|Nur Zafirah A. Daud||Department of Chemical Science, Faculty of Science, Universiti Brunei Darussalam, Jalan Tungku Link, Gadong, BE 1410, Brunei Darussalam|
|Bazla Najlaa M. Said||Department of Chemical Science, Faculty of Science, Universiti Brunei Darussalam, Jalan Tungku Link, Gadong, BE 1410, Brunei Darussalam|
|Fairuzeta Ja'afar||Department of Chemical Science, Faculty of Science, Universiti Brunei Darussalam, Jalan Tungku Link, Gadong, BE 1410, Brunei Darussalam|
|Hartini M. Yasin|
|Eny Kusrini||Department of Chemical Engineering, Faculty of Engineering, Universitas Indonesia, Kampus UI Depok, Depok 16424, Indonesia|
Citrus maxima white pith was utilized for the isolation of pectin under acidified condition using L-(+)-tartaric acid, at extraction pH in the range of 1.0 and 2.0. The extraction yield and physicochemical properties (ash content, equivalent weight, methoxy content, anhydrouronic acid, degree of esterification) of the isolated pectin was investigated. The highest yield (70.2%) obtained in this extraction was at pH 1.0, 60°C, 120 minutes. The optimized condition of the isolated pectin in this study was based on the yield and physicochemical properties, where pectin extracted at pH 2.0 and 60-80°C for 60-120 minutes resulted in a 59.6% yield, with low ash content (2.82%), highest equivalent weight (1098.8) for gelling effect and highest DE (39.2%). The findings are within the range for a good quality pectin. The FTIR spectra of the isolated pectin at different pH mediums, but at constant temperature of 70°C and extraction time of 60 minutes were compared. The presence of methyl esterified carboxyl (1696 cm-1) and carboxylate group confirms the presence of pectin. This isolated pectin as an innovative raw material is potentially applicable for adsorbents, thin films, environmentally-friendly agents and green corrosion inhibitors.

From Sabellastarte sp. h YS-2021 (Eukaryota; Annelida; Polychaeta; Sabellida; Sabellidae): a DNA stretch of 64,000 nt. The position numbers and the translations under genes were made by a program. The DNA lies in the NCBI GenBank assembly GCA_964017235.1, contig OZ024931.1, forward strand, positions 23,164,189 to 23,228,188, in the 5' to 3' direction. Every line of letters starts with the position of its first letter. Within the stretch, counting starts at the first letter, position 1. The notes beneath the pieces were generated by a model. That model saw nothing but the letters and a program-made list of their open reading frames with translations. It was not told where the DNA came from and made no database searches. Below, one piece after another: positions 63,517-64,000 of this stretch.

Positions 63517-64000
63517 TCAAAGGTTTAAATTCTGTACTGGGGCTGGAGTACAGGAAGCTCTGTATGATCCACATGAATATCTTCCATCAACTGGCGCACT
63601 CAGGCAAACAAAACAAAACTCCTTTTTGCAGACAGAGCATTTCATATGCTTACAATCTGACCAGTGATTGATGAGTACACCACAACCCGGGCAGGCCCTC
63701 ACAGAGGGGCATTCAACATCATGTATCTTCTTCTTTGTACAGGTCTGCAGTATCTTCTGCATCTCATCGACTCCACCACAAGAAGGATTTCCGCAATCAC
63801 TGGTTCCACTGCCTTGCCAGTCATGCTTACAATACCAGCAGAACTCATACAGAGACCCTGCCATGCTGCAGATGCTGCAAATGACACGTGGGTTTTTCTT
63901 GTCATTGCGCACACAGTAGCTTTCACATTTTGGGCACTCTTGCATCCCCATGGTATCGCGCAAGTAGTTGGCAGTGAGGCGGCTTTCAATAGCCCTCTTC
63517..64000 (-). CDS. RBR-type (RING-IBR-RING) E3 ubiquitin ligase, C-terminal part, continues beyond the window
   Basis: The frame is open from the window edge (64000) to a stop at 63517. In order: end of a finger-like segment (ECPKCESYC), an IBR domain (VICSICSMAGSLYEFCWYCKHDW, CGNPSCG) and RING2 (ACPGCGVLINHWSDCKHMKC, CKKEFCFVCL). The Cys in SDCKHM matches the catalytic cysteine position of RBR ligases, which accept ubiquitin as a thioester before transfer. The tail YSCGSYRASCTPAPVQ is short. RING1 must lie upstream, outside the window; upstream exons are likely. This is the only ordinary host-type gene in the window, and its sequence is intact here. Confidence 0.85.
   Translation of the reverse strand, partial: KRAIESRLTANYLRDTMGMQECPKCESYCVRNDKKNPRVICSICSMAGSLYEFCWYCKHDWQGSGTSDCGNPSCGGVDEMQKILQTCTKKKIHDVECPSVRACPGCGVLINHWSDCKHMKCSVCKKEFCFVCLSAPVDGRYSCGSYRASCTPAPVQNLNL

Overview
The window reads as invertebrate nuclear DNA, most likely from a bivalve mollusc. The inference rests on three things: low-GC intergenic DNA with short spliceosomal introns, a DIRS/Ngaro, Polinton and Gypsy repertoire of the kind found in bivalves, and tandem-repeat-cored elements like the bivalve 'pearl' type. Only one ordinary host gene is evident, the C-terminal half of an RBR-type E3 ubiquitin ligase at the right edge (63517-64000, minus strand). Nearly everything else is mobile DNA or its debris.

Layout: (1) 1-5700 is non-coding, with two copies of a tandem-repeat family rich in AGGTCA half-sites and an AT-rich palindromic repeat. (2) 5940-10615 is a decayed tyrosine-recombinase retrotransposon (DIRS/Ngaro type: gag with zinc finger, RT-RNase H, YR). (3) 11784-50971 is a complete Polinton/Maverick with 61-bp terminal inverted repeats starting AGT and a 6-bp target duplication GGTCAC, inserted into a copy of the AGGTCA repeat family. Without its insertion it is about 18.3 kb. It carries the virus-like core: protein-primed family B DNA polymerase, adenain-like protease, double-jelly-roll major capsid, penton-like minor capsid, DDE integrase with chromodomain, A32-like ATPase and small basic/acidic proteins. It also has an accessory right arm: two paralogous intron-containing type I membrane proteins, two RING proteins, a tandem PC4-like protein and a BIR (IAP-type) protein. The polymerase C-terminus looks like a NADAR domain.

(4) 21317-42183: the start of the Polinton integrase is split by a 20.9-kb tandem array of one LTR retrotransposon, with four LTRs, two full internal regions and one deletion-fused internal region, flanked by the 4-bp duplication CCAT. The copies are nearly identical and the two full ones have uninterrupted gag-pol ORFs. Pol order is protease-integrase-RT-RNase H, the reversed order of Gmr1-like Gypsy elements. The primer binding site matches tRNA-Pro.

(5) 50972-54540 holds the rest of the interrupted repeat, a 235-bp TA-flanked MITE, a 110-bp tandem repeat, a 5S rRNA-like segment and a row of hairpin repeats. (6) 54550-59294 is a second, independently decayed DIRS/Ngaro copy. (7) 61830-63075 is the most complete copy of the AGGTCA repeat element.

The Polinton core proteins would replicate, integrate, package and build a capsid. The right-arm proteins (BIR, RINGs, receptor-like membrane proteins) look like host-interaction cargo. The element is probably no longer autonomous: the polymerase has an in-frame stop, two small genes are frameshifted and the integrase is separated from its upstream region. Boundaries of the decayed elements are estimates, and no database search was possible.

Degree of esterification; Methoxyl content; Pomelo peel; Pectin; Food waste;
Food waste (FW) has become a global problem, it is estimated about one third (1.3 billion tonnes) of the world food production is wasted. Recognizing that this staggering amount of FW can raise circular economy, extensive research has been carried out in recent years, predominantly in the utilization of fruit waste or by-products such as pomaces, rinds, peels as precursor and conversion into high value added products such as bioactive components, biobased and biodegradable products. These measures align with the current legislation on sustainable development goals (SDGs) and green chemistry principles of using renewable source as starting materials, which can be considered as environmentally friendly compounds that were less or non-toxic to human or living organisms (Mulia et al., 2019).
Citrus maxima (CM), the biggest citrus fruit and a member of the Rutaceae family, is one of the most cultivated fruits. CM is native to Southeast Asian countries and is known locally in Brunei Darussalam, Malaysia, and Indonesia as “Limau Bali.” It is known to have a high nutritional value and its by-products are potentially rich sources of functionalized molecules such as phytochemicals, dietary fibers, and pectin (Bátori et al., 2017).